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March 6, 2008

Google Redesigns the Advanced Search Page

Google's advanced search page contrasts with the simplicity of the homepage and the search results pages. Most people don't even notice the small link placed next to the search box and those who click on it find the page too confusing. Google's Daniel Russell said that 50% of the people who open the advanced search page leave it without completing the search. This is not surprising if you look at the page: you can choose the language of the search results, the formats, the usage rights, but also add numeric ranges and negative keywords to a query. The most useful features can also be accessed using operators, while the others aren't grouped intuitively. Other issues with Google's advanced search page: the search button is not placed at the bottom and the generated URL is unnecessarily long as it contains all the parameters.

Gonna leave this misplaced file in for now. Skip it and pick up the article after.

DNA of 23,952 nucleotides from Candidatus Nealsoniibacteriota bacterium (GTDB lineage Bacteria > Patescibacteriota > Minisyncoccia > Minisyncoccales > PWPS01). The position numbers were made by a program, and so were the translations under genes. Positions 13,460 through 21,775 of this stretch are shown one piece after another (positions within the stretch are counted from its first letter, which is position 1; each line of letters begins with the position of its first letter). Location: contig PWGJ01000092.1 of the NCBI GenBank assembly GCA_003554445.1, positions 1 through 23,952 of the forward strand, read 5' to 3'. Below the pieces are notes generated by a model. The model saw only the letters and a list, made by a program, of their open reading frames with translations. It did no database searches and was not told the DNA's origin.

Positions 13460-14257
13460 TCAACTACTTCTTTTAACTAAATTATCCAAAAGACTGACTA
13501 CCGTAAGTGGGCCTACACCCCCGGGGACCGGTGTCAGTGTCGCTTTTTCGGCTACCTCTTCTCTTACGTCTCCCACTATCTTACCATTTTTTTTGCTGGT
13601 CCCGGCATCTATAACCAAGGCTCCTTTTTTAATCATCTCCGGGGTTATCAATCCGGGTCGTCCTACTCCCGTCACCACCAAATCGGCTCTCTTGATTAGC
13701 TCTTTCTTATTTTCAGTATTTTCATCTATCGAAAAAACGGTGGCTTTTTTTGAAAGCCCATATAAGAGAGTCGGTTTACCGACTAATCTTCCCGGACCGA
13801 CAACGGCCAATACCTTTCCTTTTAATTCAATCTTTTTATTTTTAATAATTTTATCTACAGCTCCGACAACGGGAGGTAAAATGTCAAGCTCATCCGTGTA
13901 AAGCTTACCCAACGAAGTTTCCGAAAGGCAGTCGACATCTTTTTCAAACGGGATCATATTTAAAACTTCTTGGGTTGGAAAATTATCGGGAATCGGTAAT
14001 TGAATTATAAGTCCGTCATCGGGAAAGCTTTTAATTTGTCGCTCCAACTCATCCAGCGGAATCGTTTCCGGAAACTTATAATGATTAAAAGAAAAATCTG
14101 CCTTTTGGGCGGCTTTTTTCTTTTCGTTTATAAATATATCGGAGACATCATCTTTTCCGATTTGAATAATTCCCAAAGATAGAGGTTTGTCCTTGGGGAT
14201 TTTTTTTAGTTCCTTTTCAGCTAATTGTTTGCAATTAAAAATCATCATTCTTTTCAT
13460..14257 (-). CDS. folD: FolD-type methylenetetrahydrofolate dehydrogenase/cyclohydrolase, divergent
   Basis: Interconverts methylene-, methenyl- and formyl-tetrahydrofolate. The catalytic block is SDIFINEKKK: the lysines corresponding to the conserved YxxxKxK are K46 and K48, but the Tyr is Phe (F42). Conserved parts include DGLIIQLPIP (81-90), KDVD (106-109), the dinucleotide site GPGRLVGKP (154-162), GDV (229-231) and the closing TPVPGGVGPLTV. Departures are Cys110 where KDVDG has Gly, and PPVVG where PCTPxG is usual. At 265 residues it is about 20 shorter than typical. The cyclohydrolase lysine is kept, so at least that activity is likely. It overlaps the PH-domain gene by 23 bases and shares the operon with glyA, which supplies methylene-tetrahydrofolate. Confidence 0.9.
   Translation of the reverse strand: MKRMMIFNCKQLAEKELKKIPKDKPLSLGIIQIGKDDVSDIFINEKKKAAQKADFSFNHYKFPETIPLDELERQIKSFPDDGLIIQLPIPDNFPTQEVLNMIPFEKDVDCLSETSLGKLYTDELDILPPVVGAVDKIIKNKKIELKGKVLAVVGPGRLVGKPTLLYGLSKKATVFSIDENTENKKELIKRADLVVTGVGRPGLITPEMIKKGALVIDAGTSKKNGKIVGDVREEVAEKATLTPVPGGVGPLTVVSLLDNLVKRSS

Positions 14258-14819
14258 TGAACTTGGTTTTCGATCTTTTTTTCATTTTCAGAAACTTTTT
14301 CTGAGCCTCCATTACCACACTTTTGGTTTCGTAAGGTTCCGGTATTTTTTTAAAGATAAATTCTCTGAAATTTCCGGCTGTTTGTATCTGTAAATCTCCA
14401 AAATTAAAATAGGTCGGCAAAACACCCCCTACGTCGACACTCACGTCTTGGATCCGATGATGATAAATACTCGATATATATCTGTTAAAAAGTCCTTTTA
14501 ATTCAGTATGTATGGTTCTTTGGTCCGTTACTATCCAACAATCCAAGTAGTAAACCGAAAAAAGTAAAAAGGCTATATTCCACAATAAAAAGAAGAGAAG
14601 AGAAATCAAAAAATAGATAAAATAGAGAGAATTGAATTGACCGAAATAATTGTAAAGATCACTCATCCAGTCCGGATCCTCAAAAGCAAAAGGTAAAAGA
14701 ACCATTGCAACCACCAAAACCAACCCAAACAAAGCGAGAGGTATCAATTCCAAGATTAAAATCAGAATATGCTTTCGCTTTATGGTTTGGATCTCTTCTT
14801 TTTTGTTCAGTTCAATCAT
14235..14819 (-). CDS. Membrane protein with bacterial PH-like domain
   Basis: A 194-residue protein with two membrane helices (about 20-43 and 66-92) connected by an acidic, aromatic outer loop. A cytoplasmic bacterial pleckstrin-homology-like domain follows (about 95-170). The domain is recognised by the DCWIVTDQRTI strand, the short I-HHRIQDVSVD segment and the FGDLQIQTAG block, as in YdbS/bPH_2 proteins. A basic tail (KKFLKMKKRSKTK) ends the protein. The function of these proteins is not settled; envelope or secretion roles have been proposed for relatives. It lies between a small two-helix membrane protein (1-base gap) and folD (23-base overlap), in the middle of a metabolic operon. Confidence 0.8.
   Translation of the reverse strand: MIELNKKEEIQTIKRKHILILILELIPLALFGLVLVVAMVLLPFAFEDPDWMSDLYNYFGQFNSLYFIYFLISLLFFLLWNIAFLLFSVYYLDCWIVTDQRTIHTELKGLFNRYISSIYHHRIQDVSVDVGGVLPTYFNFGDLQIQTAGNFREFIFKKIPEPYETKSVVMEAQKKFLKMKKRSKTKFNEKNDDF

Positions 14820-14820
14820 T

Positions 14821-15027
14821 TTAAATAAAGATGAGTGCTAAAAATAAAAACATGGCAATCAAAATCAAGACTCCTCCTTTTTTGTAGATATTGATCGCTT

According to some reports, the page has been redesigned and it now hides some of the obscure features inside a plusbox, while offering tips and a preview of the query:


The update is still being tested and it's likely you don't see it yet at: google.com/advanced_search.

For the time being, I suggest to use the advanced search for the option hidden in the expandable box (date, keyword location), while using the search operators for the other options. Some example of queries that use operators:

* paris -hilton site:edu (all the pages that contain Paris, but not Hilton and are from .edu sites)
* "women's rights" site:en.wikipedia.org (all the pages from Wikipedia that contain the exact text "women's rights")
* shakespeare inurl:hamlet filetype:pdf (all PDF results that contain Shakespeare and have Hamlet in the URL)

For the average user, the new page is more approachable, but Google's challenge is to provide good results even if you don't refine the query using operators and advanced operators.

{ The second screenshot has been licensed as Creative Commons by Barry Schwartz. }

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